“Most gracious sir, you cut me to the quick! Each of your words is a dagger aimed right at my heart. Let me go; let it bleed in solitude and retirement.”
And old von Burgsdorf turned and went to the door.
“Stay there!” called out the Elector in commanding tone, arising from his seat and standing proudly erect. Burgsdorf, who had just laid his hand upon the door latch, let it glide down, and stood abashed and humble.
“You gave me up and forsook me that time in Berlin,” continued Frederick William, “scolded and upbraided me, merely because I wished to learn and wait. That proves to me that you have never learned and never waited. Learn now, Colonel Conrad von Burgsdorf. Withdraw into that window recess, and wait until I speak to you again and tell you my decision with regard to you.” And once more the Elector opened the door of the antechamber and called Chamberlain Werner von Schulenburg into his cabinet.
“Schulenburg,” said the Elector to the advancing chamberlain, “you will set out immediately. Go to Berlin and inform the Stadtholder in the Mark, Count von Schwarzenberg, of my father’s death. Announce to his excellency that it is my urgent and pressing request, that he continue to burden himself with the duties of the Stadtholdership.”
An involuntary growl issued from the window where Burgsdorf was stationed. The Elector took no notice of it, and proceeded: “Moreover, request the Stadtholder in my name to write to me immediately, advising me what to do with regard to the Regensburg Diet, because we can not now with the required dispatch rightly apprehend and maturely consider the matter on account of our great affliction."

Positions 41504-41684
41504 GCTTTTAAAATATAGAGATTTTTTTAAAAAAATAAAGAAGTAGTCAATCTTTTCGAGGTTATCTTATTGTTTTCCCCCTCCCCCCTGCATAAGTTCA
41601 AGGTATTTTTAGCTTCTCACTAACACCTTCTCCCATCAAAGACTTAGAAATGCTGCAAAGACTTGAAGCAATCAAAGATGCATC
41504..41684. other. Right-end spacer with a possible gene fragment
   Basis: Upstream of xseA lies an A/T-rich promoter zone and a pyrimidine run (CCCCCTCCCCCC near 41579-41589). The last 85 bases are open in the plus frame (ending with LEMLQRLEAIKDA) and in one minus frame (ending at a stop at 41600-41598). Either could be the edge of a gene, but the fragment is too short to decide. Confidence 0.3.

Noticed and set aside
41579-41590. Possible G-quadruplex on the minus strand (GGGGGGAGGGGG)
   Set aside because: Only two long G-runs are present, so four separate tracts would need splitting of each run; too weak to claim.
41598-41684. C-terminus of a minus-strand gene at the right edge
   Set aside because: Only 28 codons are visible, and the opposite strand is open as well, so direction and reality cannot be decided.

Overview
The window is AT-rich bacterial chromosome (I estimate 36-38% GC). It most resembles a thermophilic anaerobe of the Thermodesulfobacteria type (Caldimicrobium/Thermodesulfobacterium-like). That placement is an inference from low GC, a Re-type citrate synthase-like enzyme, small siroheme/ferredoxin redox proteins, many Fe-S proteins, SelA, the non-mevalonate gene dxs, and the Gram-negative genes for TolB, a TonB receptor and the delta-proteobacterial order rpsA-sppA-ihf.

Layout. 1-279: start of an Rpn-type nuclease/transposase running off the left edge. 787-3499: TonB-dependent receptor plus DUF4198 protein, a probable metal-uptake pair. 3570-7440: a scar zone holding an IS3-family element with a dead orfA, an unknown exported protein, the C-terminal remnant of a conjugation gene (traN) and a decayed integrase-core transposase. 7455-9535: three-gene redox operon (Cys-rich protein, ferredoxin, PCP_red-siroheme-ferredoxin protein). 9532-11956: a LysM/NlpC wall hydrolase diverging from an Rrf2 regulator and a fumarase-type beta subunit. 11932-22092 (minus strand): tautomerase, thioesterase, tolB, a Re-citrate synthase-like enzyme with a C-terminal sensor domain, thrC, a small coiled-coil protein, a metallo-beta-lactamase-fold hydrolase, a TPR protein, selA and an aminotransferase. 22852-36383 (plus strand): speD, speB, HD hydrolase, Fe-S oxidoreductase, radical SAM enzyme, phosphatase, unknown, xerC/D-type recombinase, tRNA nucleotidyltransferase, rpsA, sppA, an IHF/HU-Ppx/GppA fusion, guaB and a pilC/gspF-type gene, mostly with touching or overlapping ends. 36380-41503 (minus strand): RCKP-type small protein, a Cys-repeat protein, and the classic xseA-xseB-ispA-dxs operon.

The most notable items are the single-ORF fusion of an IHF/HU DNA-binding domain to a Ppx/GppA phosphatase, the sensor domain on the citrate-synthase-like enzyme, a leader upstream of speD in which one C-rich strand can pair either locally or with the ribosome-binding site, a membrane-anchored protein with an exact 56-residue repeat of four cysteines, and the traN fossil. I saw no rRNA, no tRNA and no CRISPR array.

A second growl issued from the window, and called a slight, passing smile to Frederick William’s face.
“Then,” continued the Elector, “notify the Stadtholder that I shall he glad to retain the present governors and garrisons of the forts; but that it would please me if we could inflict some injury upon the enemy at one place or the other; but, mindful of his hitherto glorious and successful management, I feel that I need only direct his attention in a special manner to the fortresses.”
Old Burgsdorf’s growl now became almost a shriek of pain. “It is unheard of,” he said, in quite an audible voice.
With a proud movement of the head the Elector turned to him. “Burgsdorf,” he said, “you were to learn to wait; be silent, then, as becomes an humble scholar.”
Again the Elector turned to the chamberlain. “That is all I have to say to you, Schulenburg. I hope you have forgotten nothing, and that you will punctiliously execute every command.”
“I trust that your highness is convinced of my zeal and fidelity,” replied the chamberlain, bowing reverentially. “I shall punctiliously execute all your orders, and have only to ask further when I am to set off?”